This might even be the start of a new creative avenue for the kids. Indeed, with optional triggers for stop-motion amongst the available accessories it could even promote patience.(opens in new tab)
This piece of German product design has a very specific purpose in mind; long duration timelapse. That's evidenced by the 12 spaces for AA cells: four beneath the electronics, and another eight in the door.
The unit is IP66-weather sealed when closed, so it can be mounted in harsh environments. Just like some German car brands, while the engineering feels firm, the menu system could be easier to navigate, though there is a real manual in the box alongside several mounting options and proportionally you won’t be spending that long with the menu.
We appreciated the inclusion of a tree rope as well as a drillable wall bracket with ball joint with screws. The 2.4-inch LCD makes directing the camera simple, and there is also an LED flash to light the night mode with an 18m (60ft) range. It’s also very handy that the system allows microSD cards (opens in new tab) up to 512GB.
The TLC2020 is not Brinno’s first timelapse camera, and this model does offer more than some of its predecessors while using the same interchangeable CS mount lenses, which some might already have in their collections.
It can capture up to 82 days worth of footage (at one frame every five minutes) thanks to the option to add two extra batteries. And manufacturer Brinno offers a range of optional accessories including its jib-like BARD monopod/clamp, a waterproof housing and a smooth-moving motorized turntable.
Setup is merciful to those not inclined to algebra, clearly indicating how many seconds of footage per hour will be shot in plain English on the rear-mounted monitor. If you want more guidance, mode names like “indoor event” and “detailed craftwork” help you choose the right speed. The produced video, however, is in .avi format, which means Mac users will need a conversion tool, although these are fairly easily found online.(opens in new tab)
If you’ve been caught by the timelapse bug on social but don’t want to tie up your phone, the EON is built with you in mind. You might think the option of a white case verges on the condescending (if so, choose the more traditional black), but in truth it is features like the Time Slice that stand out. This is a single photo generated from strips of a timelapse to show a day in a single still – very striking.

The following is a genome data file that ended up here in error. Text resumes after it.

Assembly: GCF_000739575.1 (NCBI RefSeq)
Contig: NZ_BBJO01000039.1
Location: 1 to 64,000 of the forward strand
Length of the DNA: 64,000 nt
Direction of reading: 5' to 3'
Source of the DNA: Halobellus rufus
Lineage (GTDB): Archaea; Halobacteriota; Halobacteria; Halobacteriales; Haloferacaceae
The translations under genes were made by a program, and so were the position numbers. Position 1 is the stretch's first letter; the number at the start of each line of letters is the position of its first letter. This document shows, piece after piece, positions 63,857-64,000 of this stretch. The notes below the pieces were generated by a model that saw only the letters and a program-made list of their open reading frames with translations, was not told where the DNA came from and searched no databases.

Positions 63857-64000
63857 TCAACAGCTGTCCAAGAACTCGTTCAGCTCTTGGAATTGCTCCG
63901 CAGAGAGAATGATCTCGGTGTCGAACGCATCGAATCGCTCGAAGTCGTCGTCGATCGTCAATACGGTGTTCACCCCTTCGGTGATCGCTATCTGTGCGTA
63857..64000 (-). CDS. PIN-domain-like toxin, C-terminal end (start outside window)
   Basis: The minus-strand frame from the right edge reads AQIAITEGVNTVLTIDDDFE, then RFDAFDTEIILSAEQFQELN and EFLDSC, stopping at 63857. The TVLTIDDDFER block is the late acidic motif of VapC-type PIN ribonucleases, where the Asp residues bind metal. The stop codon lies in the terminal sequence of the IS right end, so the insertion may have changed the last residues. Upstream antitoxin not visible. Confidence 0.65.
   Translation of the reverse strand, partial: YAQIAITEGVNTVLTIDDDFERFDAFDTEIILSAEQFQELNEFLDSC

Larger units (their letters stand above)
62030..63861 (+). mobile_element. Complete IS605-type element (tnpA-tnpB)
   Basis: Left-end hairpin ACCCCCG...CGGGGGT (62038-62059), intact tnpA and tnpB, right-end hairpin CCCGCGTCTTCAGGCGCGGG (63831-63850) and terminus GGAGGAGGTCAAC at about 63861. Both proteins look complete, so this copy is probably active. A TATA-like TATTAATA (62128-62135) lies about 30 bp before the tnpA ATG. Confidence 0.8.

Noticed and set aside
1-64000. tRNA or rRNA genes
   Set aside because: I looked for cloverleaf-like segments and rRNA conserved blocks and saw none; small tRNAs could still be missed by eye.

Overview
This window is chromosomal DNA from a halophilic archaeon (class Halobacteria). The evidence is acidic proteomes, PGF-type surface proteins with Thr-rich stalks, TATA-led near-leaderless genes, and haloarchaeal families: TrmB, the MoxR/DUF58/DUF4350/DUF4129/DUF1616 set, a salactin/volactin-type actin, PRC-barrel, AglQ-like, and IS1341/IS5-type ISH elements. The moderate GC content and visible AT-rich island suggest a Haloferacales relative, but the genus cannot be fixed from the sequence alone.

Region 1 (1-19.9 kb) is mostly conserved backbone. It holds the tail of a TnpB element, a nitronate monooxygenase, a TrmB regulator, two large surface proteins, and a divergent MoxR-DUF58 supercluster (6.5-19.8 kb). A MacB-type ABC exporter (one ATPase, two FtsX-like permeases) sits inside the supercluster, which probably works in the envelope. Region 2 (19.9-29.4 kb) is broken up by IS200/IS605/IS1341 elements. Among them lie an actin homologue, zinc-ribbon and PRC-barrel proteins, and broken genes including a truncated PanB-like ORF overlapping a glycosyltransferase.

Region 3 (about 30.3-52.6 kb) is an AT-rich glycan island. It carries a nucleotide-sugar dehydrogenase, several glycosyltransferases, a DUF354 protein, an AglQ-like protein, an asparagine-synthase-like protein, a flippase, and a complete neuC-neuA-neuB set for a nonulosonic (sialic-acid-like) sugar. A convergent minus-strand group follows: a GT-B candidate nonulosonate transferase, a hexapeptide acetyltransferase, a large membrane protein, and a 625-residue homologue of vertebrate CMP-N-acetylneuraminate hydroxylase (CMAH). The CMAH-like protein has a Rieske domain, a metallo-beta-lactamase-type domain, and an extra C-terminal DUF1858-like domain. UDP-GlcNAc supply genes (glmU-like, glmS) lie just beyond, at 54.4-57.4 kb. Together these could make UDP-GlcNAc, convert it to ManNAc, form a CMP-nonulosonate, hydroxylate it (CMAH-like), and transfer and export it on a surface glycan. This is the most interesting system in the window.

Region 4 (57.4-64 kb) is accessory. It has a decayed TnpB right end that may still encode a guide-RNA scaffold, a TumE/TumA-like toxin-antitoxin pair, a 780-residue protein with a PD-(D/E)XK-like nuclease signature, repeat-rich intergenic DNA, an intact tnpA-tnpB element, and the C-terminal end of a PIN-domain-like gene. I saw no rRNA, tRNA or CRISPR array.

And that’s not all. The camera is presented more as a set including a UV filter, case, lens hood and mini tripod. It is app-controlled, so you’ll need your phone to get things going, but the app offers more than mere interval settings. You can tap to zoom on an area as you adjust the manual focus, check a live preview even as a shoot is in progress, or switch to an infrared mode.
You can also switch to power-saving mode. In this case, the battery is measured in days, not minutes, and the 2μm pixels and up to 1.4-sec shutter speed can help in low light.(opens in new tab)
This is the timelapse version of a Wingscapes camera which is triggered – like the best trail cameras (opens in new tab) – by close-up action. Supplied with a mounting bracket for poles and a strap for trees, it's very much designed to live in the outdoors.
The intention is that it should be focused on a specific location, such as a bird feeder or a growing flower. This is hammered home by the fact the box also includes a tape measure for discovering the focusing distance. Yes, it’s a manual focus, but the lens grip has been surrounded by markings, so setting the distance isn’t too challenging. And the fewer expensive features, the easier it feels to leave it outdoors for extended periods! That said, it has a powerful LED flash and the option to have two different timelapse programs per day (perhaps a lower frame rate at night); both are nice extras.
There is also ‘managed memory,’ which deletes the oldest images on the memory card if space runs out, rather than stopping altogether. If you’re always organized, you should never need this feature. You might want it disabled (which you can do). However, writing as someone more likely to copy images off than to remember to delete them after, I found it very useful.
Aerial timelapse: Drones that can capture timelapse
If you’re interested in capturing a timelapse effect from an aerial perspective, that’s not a problem. Most of the best camera drones (opens in new tab) have some additional support for the effect. Clearly a battery-powered craft will not be able to maintain a position above ground longer than the drone can fly, but newer drones – like the DJI Mavic 3 (opens in new tab) – have around 40 minutes of useable flight time, making a visibly accelerated real world feasible.
In addition, since Mavic 2 (opens in new tab), DJI’s drones have been able to use what is called their Hyperlapse feature to orbit a certain point – or even a series of waypoints – and smoothly move the aircraft slowly enough for the timelapse effect to work, while keeping the lens on target.
Hyperlapse is not unique to DJI either; it’s now seen on Autel aircraft, including the recent Autel EVO Nano+.
What we look for in timelapse cameras
The best timeplase cameras have to be robust and stable to be able to leave wherever you desire to capture a vast array of visuals from cityscape timelapses that we often see in movies to great moving vistas of the landscape.
Battery life with these things is also a big consideration when picking out which one is best for you. Some will be able to capture hours of footage, where others can capture days, weeks or even months in one clip.
Many timeplase cameras have a multitude of features and within the above guide you will find timelapse cameras for all budgets and abilities.